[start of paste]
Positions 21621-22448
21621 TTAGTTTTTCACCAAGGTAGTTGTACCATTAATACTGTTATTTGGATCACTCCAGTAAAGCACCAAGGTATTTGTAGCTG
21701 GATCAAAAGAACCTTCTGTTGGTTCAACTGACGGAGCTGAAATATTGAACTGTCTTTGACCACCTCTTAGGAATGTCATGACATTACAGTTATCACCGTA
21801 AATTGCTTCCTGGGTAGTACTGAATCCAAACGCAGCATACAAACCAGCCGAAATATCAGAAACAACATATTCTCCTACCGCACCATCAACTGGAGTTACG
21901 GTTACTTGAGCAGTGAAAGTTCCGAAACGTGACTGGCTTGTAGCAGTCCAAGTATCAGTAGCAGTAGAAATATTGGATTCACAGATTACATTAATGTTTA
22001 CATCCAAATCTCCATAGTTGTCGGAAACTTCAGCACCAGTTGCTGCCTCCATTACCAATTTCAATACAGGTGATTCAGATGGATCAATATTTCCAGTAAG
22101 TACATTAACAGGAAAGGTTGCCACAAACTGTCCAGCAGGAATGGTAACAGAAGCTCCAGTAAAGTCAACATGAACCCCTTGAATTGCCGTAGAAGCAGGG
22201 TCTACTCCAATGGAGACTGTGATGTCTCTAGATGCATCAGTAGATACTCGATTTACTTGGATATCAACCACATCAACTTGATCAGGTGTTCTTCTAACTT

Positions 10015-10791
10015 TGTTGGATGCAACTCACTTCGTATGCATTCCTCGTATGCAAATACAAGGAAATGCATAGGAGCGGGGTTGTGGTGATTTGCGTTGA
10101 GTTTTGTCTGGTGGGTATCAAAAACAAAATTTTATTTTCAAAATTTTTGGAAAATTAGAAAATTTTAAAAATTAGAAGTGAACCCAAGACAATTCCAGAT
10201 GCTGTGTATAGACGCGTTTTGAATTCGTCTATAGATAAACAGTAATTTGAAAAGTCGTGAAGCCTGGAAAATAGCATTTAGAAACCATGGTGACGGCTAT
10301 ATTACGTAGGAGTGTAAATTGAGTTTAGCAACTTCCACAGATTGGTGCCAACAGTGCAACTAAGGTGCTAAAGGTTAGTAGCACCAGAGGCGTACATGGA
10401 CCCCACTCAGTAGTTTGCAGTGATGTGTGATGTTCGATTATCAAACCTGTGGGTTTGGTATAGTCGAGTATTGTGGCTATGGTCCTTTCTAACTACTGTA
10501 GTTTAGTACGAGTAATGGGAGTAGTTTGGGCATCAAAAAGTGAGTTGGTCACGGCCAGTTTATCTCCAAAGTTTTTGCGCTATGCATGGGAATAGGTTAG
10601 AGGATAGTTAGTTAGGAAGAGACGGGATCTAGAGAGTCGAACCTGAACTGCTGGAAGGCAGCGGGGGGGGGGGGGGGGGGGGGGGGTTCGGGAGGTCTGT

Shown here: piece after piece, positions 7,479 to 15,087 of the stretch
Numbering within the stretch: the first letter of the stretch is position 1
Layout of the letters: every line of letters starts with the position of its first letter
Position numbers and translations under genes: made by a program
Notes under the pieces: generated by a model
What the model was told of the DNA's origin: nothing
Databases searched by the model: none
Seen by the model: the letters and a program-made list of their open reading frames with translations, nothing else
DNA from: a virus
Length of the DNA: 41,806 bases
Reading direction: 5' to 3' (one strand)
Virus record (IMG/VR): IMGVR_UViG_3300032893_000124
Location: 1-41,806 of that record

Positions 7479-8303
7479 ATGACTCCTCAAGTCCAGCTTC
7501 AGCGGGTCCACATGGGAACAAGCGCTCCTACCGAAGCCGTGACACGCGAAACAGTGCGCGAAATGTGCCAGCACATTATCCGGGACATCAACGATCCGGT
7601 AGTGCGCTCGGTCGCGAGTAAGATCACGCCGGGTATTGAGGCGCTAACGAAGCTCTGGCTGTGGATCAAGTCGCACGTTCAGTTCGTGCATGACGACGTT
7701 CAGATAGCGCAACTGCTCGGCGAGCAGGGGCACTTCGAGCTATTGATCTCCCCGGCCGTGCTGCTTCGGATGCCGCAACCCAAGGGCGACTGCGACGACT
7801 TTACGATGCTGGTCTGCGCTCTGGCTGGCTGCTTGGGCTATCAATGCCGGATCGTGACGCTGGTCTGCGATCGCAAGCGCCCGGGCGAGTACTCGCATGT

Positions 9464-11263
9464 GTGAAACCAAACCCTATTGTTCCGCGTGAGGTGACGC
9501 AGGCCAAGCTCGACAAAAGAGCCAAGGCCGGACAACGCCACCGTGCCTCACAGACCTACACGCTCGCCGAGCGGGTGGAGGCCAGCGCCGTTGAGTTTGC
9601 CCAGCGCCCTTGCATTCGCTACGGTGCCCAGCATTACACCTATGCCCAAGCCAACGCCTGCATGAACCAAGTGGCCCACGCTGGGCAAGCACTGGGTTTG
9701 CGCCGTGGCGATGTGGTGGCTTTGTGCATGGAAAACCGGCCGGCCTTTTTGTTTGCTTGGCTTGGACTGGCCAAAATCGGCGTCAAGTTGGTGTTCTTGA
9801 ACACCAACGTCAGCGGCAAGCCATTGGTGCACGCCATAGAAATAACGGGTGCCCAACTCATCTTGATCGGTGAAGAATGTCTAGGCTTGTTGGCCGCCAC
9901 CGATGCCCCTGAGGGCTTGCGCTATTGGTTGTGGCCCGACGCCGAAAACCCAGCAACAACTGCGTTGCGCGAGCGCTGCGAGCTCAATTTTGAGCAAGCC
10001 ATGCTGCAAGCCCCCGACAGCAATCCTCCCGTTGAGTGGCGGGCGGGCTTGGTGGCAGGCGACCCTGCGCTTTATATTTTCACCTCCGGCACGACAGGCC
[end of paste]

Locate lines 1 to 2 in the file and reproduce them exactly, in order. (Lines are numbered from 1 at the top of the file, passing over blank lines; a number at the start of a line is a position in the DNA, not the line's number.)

Positions 21621-22448
21621 TTAGTTTTTCACCAAGGTAGTTGTACCATTAATACTGTTATTTGGATCACTCCAGTAAAGCACCAAGGTATTTGTAGCTG